Part of the problem in the current budget impasse in Washington, D.C. is the perspectives of the politicians in the debate. Every morning they see and hear each other; the gladiator ring of national politics; the Washington media; their donors; their ideological base; and their latest poll ratings.

Life is hard. It is full of pain, disappointments, and challenges of every kind. When hard times come our way, we often ask, Why me? And the answer comes: Why not you? We sometimes think that God has forsaken us, and sometimes God is silent. It is difficult to remember the Biblical wisdom that explains why believers, children of God, the beloved of God go through difficult times.

Julie Clawson 7-13-2011

1100713-harrypotterjustice2Seeking justice for the oppressed. Working to end the connection of child slavery to chocolate. Helping heal a devastated Haiti. Mobilizing young people to respond to a story of redemption by imaginatively working to build a better world. I think many of us Christians would hope that those words were describing the work of the body of Christ, intent on following the path of Jesus Christ in this world. In this case, they are actually descriptions of the Harry Potter Alliance. That's right -- the Harry Potter Alliance.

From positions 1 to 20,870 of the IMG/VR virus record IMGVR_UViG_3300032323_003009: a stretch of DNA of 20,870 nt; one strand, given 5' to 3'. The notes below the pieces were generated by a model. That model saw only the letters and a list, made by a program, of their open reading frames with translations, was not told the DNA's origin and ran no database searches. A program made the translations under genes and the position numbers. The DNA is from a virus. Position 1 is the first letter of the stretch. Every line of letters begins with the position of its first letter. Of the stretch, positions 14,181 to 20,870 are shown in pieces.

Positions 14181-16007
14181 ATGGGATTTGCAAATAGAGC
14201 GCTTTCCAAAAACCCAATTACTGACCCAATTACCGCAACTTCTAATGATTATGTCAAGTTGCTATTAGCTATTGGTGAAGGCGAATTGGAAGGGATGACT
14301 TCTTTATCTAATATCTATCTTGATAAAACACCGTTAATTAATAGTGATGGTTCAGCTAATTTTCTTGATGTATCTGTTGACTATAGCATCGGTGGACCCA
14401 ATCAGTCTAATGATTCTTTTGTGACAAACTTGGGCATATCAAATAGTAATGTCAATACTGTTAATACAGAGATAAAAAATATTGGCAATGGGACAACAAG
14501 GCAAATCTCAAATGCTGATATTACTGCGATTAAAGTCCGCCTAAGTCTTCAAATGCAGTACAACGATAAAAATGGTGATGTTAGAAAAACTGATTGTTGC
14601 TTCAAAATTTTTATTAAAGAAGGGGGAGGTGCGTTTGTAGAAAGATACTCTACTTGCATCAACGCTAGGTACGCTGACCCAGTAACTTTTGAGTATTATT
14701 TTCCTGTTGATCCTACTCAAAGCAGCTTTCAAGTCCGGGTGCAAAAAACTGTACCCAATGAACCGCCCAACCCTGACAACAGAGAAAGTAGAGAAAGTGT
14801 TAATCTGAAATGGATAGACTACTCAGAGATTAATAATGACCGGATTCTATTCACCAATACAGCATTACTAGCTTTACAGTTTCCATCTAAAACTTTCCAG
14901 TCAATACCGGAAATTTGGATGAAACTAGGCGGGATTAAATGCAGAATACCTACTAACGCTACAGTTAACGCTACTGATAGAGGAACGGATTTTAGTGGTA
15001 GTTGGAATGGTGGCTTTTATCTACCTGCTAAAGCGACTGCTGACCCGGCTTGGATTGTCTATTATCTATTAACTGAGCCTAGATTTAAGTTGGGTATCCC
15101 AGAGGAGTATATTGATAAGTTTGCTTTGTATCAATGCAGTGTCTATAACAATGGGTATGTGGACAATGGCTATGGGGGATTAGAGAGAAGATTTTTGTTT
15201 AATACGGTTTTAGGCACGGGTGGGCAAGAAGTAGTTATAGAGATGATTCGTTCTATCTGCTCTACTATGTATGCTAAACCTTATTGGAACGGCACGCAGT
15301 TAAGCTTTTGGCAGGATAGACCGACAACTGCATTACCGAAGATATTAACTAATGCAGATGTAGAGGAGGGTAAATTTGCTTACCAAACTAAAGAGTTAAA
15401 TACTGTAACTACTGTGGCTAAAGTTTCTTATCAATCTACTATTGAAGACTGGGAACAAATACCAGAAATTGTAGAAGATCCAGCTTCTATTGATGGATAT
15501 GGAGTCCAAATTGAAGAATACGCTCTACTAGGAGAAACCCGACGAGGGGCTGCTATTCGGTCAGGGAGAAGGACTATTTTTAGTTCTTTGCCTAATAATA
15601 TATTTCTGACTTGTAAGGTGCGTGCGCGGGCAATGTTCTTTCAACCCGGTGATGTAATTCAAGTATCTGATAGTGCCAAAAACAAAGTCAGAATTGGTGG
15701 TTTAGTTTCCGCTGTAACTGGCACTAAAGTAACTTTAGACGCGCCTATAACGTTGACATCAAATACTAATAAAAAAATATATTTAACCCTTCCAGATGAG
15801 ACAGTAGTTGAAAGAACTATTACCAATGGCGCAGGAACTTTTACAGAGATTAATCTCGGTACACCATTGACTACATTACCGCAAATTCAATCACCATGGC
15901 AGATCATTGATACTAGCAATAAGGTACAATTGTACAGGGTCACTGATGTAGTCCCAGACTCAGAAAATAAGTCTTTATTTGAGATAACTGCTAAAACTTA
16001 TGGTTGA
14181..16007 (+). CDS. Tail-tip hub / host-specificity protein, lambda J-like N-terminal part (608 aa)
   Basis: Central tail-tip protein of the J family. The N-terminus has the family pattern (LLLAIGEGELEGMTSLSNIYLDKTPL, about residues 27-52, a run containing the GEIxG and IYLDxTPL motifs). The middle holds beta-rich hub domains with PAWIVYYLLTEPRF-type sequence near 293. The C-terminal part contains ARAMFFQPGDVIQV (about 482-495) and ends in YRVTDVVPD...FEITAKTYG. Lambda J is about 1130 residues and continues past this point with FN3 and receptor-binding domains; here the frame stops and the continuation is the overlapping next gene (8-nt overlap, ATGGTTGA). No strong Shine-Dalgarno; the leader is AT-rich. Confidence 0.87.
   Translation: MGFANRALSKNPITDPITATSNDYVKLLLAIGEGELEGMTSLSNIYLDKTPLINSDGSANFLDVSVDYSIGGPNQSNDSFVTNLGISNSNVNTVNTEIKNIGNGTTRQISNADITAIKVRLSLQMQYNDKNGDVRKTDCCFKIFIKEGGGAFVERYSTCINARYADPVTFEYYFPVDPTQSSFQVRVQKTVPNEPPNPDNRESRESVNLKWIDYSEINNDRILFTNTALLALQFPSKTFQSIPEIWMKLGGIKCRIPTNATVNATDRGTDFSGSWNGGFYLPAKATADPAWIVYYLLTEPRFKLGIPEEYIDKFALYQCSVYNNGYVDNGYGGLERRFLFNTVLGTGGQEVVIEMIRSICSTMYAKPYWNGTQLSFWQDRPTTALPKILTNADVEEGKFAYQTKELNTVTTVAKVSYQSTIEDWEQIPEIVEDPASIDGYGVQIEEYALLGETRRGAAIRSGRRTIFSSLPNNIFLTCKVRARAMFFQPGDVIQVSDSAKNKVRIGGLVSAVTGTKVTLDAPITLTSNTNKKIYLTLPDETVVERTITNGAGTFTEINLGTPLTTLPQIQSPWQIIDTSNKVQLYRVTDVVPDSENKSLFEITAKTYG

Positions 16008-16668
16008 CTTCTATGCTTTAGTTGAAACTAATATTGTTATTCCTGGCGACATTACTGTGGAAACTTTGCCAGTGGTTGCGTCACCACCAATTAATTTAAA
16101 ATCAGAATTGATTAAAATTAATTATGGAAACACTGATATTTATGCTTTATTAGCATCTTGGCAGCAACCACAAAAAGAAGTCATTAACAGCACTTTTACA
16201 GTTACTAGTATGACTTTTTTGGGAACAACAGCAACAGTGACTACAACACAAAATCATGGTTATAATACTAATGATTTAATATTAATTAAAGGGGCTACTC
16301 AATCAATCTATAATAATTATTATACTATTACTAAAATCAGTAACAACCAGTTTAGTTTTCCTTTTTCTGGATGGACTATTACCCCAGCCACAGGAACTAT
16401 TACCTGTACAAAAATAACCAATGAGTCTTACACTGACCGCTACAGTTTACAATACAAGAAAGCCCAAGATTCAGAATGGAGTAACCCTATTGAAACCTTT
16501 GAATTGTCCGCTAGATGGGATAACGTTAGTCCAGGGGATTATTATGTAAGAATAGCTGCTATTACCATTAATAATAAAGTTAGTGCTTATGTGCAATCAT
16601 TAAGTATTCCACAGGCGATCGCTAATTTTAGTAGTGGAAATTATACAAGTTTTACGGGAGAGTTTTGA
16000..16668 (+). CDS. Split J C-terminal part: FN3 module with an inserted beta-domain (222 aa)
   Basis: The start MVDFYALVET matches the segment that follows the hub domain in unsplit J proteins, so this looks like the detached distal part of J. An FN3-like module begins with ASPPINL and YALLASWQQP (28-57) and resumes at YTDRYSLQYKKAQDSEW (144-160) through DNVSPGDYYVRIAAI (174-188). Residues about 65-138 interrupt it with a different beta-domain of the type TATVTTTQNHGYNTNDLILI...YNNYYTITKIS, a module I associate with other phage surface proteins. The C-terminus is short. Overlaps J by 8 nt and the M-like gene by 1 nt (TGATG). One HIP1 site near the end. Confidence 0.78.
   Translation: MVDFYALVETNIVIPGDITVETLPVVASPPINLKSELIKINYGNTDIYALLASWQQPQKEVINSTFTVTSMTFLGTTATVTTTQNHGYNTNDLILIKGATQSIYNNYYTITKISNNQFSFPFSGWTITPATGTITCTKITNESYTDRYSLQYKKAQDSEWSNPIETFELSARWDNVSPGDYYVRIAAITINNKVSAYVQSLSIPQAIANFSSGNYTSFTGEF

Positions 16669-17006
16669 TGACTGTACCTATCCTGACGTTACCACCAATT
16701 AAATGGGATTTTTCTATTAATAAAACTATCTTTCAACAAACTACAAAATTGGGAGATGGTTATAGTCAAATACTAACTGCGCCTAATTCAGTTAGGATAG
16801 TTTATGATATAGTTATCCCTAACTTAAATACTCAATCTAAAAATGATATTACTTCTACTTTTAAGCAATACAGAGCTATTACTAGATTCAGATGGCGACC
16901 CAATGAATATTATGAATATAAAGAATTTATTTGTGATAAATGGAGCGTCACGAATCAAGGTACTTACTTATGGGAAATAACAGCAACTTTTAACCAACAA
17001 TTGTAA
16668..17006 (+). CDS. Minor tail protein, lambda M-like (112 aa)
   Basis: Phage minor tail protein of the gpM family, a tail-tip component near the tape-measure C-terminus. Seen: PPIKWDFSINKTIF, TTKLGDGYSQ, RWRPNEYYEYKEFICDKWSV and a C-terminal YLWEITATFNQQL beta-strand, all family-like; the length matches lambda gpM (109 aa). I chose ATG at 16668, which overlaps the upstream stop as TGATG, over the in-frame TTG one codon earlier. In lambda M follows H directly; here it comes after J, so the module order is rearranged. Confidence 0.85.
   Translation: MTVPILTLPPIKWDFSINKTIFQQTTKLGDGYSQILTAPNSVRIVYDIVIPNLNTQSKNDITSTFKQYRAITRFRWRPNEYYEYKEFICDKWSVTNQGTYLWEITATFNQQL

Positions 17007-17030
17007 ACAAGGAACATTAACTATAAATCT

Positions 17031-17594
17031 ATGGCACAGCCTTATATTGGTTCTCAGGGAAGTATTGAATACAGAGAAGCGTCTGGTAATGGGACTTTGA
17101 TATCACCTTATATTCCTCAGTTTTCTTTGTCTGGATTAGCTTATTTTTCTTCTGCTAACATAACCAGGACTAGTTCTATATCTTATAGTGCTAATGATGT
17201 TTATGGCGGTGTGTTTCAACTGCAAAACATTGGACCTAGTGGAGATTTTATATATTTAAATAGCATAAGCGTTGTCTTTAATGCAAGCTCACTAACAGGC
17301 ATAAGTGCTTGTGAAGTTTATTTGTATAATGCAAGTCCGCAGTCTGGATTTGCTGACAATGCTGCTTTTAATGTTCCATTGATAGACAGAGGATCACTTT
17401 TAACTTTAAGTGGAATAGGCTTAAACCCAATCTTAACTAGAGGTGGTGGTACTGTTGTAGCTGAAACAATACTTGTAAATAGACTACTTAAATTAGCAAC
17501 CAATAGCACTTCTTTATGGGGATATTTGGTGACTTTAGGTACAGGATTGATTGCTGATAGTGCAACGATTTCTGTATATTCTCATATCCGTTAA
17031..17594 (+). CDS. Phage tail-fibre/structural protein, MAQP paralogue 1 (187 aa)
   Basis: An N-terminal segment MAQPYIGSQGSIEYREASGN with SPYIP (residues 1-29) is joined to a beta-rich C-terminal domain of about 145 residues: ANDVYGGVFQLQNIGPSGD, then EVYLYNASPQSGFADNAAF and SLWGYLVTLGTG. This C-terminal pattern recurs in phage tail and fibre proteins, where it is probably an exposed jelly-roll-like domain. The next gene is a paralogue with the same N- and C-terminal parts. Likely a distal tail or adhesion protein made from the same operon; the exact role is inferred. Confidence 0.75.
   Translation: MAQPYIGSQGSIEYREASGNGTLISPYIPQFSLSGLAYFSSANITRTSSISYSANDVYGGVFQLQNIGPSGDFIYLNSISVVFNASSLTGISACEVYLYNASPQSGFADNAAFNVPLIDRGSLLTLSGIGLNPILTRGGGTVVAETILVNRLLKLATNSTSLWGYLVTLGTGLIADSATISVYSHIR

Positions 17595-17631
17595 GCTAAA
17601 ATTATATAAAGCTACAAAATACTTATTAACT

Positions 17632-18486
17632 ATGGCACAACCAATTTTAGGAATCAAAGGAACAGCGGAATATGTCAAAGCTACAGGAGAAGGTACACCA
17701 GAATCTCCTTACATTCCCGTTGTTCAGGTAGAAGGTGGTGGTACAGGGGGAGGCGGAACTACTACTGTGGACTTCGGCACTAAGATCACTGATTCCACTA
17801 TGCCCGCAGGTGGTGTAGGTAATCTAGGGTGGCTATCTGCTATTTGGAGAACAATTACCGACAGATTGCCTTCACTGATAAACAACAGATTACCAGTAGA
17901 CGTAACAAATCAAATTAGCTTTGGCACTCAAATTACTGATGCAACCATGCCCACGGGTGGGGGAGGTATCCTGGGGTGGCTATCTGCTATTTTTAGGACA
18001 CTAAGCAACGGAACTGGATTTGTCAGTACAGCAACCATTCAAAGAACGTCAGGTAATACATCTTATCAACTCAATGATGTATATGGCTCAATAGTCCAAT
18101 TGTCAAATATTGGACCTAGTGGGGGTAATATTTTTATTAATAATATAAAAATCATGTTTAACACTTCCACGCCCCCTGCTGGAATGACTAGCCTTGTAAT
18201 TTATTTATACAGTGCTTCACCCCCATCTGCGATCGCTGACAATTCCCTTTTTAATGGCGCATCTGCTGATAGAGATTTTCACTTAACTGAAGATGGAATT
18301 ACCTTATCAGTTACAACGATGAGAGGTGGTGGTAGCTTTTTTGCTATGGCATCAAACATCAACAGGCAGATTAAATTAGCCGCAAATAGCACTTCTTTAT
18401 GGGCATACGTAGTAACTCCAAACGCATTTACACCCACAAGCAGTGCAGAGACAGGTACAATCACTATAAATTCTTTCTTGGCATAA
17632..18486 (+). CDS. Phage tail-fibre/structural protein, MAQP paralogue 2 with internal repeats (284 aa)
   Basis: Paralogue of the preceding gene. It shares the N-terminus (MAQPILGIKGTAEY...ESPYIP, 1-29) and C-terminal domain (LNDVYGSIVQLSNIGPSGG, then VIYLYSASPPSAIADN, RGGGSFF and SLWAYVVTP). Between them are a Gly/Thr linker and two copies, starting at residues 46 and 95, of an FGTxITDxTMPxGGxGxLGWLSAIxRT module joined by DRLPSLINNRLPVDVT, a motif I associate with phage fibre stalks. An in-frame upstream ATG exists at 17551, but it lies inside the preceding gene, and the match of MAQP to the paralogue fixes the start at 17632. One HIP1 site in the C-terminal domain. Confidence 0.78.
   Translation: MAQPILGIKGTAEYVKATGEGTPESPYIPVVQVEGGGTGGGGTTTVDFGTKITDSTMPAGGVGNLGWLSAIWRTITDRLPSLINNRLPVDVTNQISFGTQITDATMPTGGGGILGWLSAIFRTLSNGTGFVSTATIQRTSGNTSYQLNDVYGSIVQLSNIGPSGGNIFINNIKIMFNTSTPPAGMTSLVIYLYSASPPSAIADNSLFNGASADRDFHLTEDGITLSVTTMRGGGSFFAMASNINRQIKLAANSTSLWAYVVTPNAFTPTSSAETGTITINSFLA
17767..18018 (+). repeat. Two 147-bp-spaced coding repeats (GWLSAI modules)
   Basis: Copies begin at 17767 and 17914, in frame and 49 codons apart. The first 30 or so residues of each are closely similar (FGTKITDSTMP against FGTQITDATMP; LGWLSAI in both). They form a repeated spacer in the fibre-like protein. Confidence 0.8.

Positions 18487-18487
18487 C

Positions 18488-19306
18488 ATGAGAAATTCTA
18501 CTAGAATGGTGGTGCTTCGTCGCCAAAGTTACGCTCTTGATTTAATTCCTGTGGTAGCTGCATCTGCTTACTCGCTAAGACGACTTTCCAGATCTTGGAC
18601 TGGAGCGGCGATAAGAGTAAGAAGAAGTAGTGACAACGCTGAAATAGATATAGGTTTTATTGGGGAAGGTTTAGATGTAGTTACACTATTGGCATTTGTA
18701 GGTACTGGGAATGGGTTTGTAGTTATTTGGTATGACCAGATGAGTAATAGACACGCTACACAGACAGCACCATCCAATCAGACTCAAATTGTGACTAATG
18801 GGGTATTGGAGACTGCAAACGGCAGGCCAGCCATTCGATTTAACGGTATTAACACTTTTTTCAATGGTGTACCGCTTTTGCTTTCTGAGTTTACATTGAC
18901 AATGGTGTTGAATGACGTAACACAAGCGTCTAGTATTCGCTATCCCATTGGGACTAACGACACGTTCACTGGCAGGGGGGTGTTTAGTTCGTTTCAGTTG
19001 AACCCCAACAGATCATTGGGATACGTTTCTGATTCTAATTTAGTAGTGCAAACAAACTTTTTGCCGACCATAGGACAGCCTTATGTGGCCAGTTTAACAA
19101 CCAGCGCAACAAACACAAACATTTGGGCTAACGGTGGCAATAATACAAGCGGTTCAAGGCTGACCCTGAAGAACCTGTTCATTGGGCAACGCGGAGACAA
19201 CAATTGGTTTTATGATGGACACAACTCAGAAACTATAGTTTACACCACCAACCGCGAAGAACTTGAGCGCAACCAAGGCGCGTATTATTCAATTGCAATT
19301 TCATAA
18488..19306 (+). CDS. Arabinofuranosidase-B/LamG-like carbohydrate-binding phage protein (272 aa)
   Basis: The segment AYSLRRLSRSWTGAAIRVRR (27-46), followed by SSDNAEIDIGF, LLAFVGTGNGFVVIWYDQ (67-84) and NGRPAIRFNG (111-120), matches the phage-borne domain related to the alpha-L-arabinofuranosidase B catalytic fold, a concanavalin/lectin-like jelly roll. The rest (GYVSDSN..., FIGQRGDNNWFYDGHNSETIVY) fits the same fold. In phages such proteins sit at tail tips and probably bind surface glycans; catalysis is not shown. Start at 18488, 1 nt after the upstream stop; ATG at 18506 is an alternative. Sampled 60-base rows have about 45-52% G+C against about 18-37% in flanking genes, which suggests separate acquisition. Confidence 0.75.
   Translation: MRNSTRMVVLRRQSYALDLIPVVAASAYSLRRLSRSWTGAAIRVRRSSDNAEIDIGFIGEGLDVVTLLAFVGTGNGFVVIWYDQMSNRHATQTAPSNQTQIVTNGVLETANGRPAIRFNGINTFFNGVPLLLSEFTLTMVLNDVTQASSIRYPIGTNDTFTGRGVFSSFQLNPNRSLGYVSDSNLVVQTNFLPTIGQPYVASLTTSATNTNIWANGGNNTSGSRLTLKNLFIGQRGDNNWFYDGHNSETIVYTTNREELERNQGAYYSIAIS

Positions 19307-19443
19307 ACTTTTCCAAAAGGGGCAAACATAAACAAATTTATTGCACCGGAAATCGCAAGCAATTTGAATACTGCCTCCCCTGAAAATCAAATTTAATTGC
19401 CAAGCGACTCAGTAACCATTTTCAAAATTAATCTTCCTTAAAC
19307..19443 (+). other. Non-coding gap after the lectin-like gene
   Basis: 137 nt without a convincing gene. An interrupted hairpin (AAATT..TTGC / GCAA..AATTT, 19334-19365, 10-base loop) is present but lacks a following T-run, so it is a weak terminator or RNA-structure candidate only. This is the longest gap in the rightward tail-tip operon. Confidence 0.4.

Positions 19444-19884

Theresa Cho 7-12-2011

You don't need a ton of proof to know that more and more churches are struggling to survive. It seems churches that are in this predicament have one of two options: revive or die. There are a lot of books, seminars, and workshops given on how to go about reviving a church. However, there is not one cookie cutter, full-proof, and effective strategy in reviving a church. Having said that, it doesn't mean that it is impossible. There are many examples of struggling churches that have successfully revived the congregation, increased the health of the church, and expanded their ministry.

Paul Drake 7-08-2011

As I celebrated my freedom on Independence Day, I found myself considering the promise that my country boasts about: "liberty and justice for all." In particular I was struck by the many freedoms uniquely absent from the lives of so many American workers.

Jeannie Choi 7-01-2011

 

Moldy Toast. Carp Attack. E-Verify. Here's a little round up of links from around the Web you may have missed this week:

Julie Clawson 6-30-2011
"Blessed are the good-hearted, poets, and the dreamers. And all us crazy, holy, hungry ones who still believe in something better."

Claire Lorentzen 6-28-2011
Scott Kinder-Pyle is a Presbyterian pastor in Spokane, Washington, and the featured poet in Sojourners' July issue.